Cambridge, Mass. (CBS DC) — A new transparent armor inspired by the shells of a sea creature could provide protection for U.S. troops on the battlefield.
Researchers at the Massachusetts Institute of Technology have uncovered a lightweight and optically clear shell from the Placuna placenta mollusk that could be used as tough armor against bullets and other high-speed projectile threats to soldiers’ eyes and faces in combat.
Published in the journal Nature Materials on Mar. 30, MIT researchers Christine Ortiz and colleague Ling Li have detailed research of a “windowpane” oyster’s shell that uses long diamond-shaped crystals that can dissipate energy from penetrating forces nearly ten times better than calcite-based rocks such as limestone and chalk.
The researchers look to combine the strength of the shell structure with the transparent crystals that would not be as bulky as traditional armor such as Kevlar.
“We have long studied natural exoskeletons as inspiration for the development of advanced engineered protective systems,” study author Christine Ortiz, a materials scientist at the Massachusetts Institute of Technology, told Live Science. “About five years ago we started searching for natural armor systems, which were also optically clear,” Ortiz said. Transparent armor could serve in “soldier eye or face protection, windows and windshields, blast shields and combat vehicles.”
The researchers examined how the seashells’ diamond-shaped crystals join together to deflect penetration, yet are clear enough to read through.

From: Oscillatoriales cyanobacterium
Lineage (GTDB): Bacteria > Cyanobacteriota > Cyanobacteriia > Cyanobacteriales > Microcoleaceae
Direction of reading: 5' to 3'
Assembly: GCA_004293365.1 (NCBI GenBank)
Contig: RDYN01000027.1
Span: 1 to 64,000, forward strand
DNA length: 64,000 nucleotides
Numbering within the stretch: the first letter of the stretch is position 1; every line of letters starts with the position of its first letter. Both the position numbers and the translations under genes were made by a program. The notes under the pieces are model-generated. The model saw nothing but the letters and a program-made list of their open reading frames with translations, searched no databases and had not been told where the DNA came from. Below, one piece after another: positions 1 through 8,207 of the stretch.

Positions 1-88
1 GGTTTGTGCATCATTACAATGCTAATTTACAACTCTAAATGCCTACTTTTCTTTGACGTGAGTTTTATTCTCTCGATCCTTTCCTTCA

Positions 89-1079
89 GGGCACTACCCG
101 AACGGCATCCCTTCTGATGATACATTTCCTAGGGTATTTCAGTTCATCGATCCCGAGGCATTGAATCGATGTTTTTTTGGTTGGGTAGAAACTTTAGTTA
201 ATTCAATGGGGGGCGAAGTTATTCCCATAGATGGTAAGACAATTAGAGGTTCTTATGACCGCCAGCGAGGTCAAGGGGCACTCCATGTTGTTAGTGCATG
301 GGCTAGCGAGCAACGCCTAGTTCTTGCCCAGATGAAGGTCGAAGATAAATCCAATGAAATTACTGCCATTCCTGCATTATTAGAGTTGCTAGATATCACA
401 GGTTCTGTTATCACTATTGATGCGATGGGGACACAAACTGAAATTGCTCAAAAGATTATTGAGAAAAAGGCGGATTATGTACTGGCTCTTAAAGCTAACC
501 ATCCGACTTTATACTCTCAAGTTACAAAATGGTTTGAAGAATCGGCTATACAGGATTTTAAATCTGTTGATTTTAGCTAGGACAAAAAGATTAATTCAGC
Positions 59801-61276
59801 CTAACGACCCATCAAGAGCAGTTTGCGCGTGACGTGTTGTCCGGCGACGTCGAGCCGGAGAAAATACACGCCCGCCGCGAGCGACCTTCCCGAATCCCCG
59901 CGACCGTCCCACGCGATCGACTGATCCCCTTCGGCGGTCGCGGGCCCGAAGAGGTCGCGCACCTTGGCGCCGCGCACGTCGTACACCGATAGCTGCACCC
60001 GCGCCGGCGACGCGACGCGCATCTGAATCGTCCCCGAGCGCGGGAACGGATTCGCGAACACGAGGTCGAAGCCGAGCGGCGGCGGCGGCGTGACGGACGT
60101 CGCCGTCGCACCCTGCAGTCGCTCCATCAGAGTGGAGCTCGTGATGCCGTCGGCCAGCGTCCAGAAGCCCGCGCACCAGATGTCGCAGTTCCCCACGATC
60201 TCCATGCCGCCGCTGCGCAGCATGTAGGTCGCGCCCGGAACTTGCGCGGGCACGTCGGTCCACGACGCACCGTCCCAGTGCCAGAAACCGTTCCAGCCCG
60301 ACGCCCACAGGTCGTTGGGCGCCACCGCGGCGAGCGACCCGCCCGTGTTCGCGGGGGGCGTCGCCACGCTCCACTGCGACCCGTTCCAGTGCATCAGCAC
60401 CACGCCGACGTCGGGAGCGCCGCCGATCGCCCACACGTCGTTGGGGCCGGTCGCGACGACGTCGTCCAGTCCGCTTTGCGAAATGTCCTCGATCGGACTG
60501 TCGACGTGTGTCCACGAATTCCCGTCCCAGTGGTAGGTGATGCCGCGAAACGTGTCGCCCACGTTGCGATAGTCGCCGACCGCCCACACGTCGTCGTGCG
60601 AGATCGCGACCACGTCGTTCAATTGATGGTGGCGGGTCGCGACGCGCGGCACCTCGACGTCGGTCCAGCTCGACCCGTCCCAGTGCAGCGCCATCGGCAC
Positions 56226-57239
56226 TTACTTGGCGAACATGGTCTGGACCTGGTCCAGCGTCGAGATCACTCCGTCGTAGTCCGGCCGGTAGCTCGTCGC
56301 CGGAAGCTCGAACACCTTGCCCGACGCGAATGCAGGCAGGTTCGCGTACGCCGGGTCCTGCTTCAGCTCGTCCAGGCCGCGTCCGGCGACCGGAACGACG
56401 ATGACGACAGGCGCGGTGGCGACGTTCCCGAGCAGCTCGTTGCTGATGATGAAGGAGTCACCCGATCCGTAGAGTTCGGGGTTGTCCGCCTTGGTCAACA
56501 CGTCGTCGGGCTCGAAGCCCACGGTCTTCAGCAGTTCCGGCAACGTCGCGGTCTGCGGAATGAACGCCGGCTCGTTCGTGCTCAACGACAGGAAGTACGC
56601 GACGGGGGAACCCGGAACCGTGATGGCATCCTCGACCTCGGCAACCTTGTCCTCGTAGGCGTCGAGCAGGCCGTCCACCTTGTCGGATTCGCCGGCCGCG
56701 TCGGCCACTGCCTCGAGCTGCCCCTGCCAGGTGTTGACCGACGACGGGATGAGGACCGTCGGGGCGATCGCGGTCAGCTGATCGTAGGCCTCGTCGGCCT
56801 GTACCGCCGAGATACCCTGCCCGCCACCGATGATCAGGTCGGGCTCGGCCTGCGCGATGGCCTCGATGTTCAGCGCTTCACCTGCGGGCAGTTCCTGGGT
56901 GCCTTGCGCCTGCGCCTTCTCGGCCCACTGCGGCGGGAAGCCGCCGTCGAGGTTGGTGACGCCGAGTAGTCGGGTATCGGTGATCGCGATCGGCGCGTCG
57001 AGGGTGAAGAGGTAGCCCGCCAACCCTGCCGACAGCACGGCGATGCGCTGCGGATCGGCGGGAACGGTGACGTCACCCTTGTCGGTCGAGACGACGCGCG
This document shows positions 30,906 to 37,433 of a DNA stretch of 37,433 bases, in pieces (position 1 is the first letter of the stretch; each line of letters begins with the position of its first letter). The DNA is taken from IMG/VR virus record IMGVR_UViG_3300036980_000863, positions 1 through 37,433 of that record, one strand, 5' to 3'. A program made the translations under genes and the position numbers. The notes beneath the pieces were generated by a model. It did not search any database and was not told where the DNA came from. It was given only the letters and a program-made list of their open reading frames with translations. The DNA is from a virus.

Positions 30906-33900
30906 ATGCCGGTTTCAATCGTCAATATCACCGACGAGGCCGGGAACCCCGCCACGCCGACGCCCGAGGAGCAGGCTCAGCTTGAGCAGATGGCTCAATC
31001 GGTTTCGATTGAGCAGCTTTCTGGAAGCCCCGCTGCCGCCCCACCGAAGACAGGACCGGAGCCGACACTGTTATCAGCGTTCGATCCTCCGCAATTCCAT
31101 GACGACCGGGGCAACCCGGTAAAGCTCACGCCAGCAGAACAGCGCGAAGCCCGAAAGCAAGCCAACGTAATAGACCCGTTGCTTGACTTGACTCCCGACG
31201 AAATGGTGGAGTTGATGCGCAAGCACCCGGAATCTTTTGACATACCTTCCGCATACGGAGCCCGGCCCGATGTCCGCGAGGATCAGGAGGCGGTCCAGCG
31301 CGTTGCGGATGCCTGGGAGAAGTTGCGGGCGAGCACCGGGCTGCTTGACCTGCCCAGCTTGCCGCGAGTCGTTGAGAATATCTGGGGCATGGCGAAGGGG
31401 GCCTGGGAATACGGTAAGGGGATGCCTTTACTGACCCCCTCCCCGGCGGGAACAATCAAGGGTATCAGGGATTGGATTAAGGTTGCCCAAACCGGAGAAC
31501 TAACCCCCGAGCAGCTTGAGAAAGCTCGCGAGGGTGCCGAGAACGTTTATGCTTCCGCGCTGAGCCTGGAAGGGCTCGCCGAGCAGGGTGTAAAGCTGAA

Previous studies analyzed how mollusk and other shells could create armor, but the new MIT findings “is the first thorough study of a natural armor that resists mechanical penetration but is also optically clear,” Ortiz told Live Science. “We wanted to find out how the material resists penetration but also preserves this unique optical property.”
Microscopic denting showed that the mollusk shell deformed through a process called “twinning,” in which ceramic-like “crystals of calcite that were mirror images of each other formed around the penetration zone,” Live Science reports. This “twinning” process assisted in localizing damage and contained cracks from spreading throughout the shell.
The researchers look to combine the process of “twinning” and the shell’s structure to provide armor that could resist multiple hits.
“The findings in this work may provide design principles for synthetic engineering of lightweight structural materials with efficient energy dissipation,” Ortiz said. “We are continuing to study other armored species that exhibit semitransparent properties and intend to create a library of biological design principles.”